The Treasury spent 23 billion shillings without MPs shaking their heads in the last days of Uhuru


The Treasury spent 23 billion shillings without MPs shaking their heads in the last days of Uhuru

Treasury building in Nairobi on June 11, 2020. PHOTO | SILA KIPLAGAT | NMG

The Treasury spent 23 billion shillings without parliamentary approval in the weeks before President William Ruto was sworn in.

Documents tabled in Parliament show that the Treasury made disbursements for, among others, the maize flour and fuel subsidies, an undisclosed payment to Telkom Kenya and the construction of a military research hospital.

He paid 810 million shillings to the State House, 2.2 billion shillings for the construction of the military research hospital, 4.5 billion shillings for the discontinued cornmeal subsidy.

A further 9.45 billion shillings were allocated for road construction and 6 billion shillings for Telkom Kenya for reasons that were not disclosed in documents tabled in parliament on Tuesday.

READ ALSO : State allocates 3.6 billion shillings to fertilizer subsidy scheme

The Constitution requires the Treasury to table a mini-budget two months after it withdrew funds from the Consolidated Fund without the approval of MPs, whose terms ended on July 9.

The 23 billion shillings is part of the 54.6 billion shillings he had pledged to withdraw from the government’s main account without parliamentary approval.

“The Treasury has already invoked Section 223 of the Constitution which allows it to spend money without parliamentary approval. They approved the withdrawal of 45.67 billion shillings out of which 23 billion shillings were paid,” Martin Masinde, acting director of the Parliamentary Budget Office (PBO), told MPs.

“It comes just two months into the new financial year. They now want Parliament to regularize expenses, including salaries, which is not an unforeseen expense.

The Treasury now wants Parliament to approve the transferred money in accordance with the Constitution.

The revelations come amid complaints from key allies of Dr Ruto that they inherited a bankrupt government with no money in the treasury.

Vice President Rigathi Gachagua said it would take them about two to three months to get the economy back on track.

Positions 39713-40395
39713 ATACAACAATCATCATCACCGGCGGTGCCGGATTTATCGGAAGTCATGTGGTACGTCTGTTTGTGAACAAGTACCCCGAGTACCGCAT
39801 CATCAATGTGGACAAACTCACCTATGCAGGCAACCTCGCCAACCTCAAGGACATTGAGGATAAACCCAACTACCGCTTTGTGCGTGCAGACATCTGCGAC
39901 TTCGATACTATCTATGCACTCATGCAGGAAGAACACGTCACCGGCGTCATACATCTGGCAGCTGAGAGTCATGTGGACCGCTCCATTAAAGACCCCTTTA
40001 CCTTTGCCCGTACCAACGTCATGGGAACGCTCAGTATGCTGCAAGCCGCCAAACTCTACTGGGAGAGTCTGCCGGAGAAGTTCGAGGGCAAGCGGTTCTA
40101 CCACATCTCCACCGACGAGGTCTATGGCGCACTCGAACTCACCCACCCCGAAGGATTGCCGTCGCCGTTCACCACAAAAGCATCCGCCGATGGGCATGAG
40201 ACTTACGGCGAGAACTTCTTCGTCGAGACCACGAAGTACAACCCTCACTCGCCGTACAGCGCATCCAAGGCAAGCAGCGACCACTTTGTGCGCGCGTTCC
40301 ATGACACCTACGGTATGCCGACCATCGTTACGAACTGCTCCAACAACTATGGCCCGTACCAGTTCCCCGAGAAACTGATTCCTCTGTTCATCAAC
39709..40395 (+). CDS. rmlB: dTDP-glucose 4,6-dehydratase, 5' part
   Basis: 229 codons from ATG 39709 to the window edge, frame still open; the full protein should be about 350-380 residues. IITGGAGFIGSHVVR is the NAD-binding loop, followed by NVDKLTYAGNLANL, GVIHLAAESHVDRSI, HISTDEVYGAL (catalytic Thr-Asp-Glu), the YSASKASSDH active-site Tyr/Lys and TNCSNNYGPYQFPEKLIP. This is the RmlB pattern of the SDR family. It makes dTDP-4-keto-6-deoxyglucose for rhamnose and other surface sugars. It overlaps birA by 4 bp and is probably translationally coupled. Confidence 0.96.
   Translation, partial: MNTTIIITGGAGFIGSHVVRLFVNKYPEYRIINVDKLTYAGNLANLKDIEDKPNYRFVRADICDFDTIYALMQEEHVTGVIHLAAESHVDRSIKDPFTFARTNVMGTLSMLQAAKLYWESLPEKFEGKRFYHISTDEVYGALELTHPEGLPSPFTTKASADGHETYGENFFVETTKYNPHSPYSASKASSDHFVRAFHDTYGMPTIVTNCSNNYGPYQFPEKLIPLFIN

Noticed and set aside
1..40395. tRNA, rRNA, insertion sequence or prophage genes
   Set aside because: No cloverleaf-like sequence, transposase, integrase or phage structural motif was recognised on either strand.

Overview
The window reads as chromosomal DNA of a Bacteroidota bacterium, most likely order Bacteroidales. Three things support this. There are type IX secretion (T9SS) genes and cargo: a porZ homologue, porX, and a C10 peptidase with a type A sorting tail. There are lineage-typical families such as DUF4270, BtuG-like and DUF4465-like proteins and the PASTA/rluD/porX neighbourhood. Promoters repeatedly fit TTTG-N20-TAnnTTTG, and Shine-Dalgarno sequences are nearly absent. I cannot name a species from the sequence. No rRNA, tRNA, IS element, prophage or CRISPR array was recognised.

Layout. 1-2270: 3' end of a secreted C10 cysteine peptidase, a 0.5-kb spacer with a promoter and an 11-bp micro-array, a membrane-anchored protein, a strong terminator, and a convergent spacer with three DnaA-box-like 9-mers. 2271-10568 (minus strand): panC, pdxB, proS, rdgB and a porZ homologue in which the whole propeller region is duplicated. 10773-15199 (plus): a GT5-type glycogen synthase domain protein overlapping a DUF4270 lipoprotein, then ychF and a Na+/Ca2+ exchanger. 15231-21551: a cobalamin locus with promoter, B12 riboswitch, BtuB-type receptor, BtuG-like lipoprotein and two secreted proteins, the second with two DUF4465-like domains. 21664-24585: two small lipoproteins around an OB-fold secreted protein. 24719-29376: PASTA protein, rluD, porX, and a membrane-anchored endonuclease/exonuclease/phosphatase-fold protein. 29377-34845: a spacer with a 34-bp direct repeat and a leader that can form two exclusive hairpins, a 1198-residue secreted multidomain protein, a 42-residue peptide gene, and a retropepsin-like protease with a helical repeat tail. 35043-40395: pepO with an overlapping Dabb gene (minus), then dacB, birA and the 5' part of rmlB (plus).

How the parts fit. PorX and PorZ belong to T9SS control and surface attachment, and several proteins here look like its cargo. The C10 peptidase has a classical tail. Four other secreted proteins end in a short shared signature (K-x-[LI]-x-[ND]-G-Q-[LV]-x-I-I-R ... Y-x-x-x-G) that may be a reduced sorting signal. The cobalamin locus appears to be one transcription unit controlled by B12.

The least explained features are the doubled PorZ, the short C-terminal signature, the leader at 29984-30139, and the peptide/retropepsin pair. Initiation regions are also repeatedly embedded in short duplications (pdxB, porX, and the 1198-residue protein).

Although Dr Ruto was the incumbent vice president, former president Uhuru Kenyatta had thrown his weight behind opposition leader Raila Odinga, sparking a vicious campaign for the top job.

The Supreme Court unanimously upheld Dr Ruto’s election as president, rejecting several motions, including one filed by Mr Odinga and his running mate, Martha Karua.

The bench of seven judges said the petitioners failed to prove the polls were rigged.

Dr Ruto was sworn in as Kenya’s fifth president on September 13.

READ ALSO : Strict conditions reduce Kenya’s external commercial debt

He will have to contend with soaring food and fuel prices, high unemployment and growing public debt used to fund development over the past 10 years under his predecessor.

The PBO, a unit of parliament that advises lawmakers on financial and budgetary matters, says the Treasury has yet to disburse 8.1 billion shillings to schools, 2.8 billion shillings to the State House, 1, 3 billion shillings for the military hospital and 16.5 billion shillings. for fuel subsidies from the unapproved allocation.

“This article of the Constitution has been hijacked by the Treasury. What is happening now is that the treasury takes money to fund what is not budgeted and comes to parliament to approve spending? Mr. Masinde asked.

He asked the 13th Parliament to propose a law that will require the Treasury to approach Parliament first and discuss the intention of spending before disbursing the money.

On August 31, former President Kenyatta presided over the groundbreaking ceremony for the construction of a 700-bed capacity Kenya National Research and Referral Hospital (KNRRH) at the army barracks of Kabete, Nairobi County.

The energy regulator scrapped the gasoline subsidy a day after Dr Ruto said the subsidies were unsustainable, which could add upward pressure on inflation.

READ ALSO : Ruto faces the return of expensive foreign loans in the first year

For the first time in a year, it fully withdrew a 20.5 shillings per liter subsidy on petrol which will be sold in the month until October 14 and halved relief on kerosene and diesel at 26.25 shillings and 20.82 shillings respectively.

Dr Ruto said in a speech after being sworn in that the subsidies had been costly and subject to abuse, including causing artificial shortages of the very subsidized products.

The decision to scrap the subsidies will ease cash flow problems for traders following delays in getting compensation, resulting in arrears of nearly 50 billion shillings.

The president said the maize subsidy had gobbled up 7 billion shillings in a month with no impact on reducing the cost of food.

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